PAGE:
“I am married and live in the village of ‘Awarta, which about 15 kilometers south of Nablus. I have four children: Barakat (5), Yasmin (4), Ayman (3) and Shirin (18 months). My mother, who lives in Nablus, underwent surgery at the al-Ittihad hospital in Nablus and about ten days ago, I went there to help her out. My children came with me.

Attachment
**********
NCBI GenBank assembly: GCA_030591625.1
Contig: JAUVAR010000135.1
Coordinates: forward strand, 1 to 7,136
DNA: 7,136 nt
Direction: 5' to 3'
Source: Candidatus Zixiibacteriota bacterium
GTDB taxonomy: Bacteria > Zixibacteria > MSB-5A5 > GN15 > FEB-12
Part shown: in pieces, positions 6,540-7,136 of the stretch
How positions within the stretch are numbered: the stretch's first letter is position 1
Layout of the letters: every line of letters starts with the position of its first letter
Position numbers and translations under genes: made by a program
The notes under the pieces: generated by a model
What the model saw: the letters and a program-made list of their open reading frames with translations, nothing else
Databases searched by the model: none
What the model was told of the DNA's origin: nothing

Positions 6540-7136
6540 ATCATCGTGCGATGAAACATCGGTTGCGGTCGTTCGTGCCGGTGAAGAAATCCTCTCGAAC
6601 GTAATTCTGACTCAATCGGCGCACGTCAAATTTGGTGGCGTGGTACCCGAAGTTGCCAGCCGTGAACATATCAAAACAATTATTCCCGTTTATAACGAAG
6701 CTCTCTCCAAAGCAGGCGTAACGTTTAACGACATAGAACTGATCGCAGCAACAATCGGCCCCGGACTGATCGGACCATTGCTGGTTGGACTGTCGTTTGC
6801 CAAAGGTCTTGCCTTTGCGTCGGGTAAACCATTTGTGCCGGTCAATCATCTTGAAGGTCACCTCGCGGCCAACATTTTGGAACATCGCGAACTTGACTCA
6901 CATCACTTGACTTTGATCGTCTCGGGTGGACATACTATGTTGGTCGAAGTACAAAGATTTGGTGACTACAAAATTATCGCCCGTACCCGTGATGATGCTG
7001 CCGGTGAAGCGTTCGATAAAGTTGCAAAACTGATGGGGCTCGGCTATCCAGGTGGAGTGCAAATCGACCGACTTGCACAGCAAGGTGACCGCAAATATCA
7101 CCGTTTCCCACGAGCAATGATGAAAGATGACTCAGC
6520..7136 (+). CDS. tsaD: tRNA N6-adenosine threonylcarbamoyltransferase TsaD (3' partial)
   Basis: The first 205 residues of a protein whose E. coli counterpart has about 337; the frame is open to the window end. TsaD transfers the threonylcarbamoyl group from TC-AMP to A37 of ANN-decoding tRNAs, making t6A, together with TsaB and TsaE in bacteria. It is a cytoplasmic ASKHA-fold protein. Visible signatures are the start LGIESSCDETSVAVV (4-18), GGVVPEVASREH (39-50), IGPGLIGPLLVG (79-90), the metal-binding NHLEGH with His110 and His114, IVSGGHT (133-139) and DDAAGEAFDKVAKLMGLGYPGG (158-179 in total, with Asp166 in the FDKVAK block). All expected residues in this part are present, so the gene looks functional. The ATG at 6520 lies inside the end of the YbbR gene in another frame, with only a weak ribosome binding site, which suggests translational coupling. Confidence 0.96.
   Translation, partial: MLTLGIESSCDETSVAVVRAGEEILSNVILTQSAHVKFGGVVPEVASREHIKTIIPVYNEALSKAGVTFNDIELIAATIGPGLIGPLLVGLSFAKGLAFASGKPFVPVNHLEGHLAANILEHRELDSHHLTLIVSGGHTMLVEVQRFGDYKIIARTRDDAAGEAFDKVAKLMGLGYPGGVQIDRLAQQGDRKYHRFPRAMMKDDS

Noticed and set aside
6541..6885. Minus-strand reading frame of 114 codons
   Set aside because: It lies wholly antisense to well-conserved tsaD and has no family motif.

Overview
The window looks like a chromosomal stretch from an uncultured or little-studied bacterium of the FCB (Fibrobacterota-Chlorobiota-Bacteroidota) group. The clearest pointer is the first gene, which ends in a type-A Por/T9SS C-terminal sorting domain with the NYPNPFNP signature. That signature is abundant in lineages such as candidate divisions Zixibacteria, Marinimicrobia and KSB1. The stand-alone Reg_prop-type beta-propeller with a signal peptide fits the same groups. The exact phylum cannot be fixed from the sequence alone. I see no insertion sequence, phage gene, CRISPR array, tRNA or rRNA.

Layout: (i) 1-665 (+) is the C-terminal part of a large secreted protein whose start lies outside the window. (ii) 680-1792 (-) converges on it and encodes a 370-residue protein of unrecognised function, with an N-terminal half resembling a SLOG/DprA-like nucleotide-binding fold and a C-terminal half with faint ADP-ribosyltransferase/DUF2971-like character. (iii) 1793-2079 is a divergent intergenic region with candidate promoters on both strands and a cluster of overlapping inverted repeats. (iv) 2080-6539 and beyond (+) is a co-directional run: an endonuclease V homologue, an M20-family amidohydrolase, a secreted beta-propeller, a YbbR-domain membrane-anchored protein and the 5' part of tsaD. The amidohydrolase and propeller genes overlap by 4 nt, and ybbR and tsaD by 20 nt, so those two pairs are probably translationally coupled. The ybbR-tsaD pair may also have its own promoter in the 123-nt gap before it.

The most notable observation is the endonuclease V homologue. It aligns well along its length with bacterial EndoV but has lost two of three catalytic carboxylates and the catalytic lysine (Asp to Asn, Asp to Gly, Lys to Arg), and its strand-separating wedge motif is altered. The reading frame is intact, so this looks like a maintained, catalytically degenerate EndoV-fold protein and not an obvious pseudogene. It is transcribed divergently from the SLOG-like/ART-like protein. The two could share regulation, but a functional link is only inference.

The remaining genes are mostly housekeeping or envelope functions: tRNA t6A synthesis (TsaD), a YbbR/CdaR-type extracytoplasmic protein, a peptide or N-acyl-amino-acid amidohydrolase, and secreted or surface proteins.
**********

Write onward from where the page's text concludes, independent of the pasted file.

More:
On Thursday, 6 March, 2003, my mother was released from hospital and returned to her home in the a-Sheikh Msalam neighborhood in Nablus. That same day the Israeli army had invaded the neighborhood. In the late hours of the morning and the early hours of the afternoon we heard people knocking on the walls of the houses in the neighborhood. My mother lives in an old two-storey building. The first floor is used for storage and the second is where my family live. Around 12:30 A.M., I heard a loud explosion close to our home. I went downstairs with my children, my father (60), my mother (55), my sisters Su’ad (18), Yusra (16), and Ikhlas (12), and my sister-in-law Laila and her one-year-old son whom she was carrying in her arms. My brother, Laila’s husband, was not at home at the time. We went down the stairs that lead from the second floor directly to the outside to see what was going on. Once outside, I saw a large number of Israeli soldiers. They ordered me and the rest of the family to enter a room on the first floor. When I went inside I saw that the soldiers had blown up an opening in the western wall of the room. I figured it must have been the explosion we had heard earlier. The soldiers used the opening to enter the house adjacent to ours, the house of Ziyyad a-Samadi.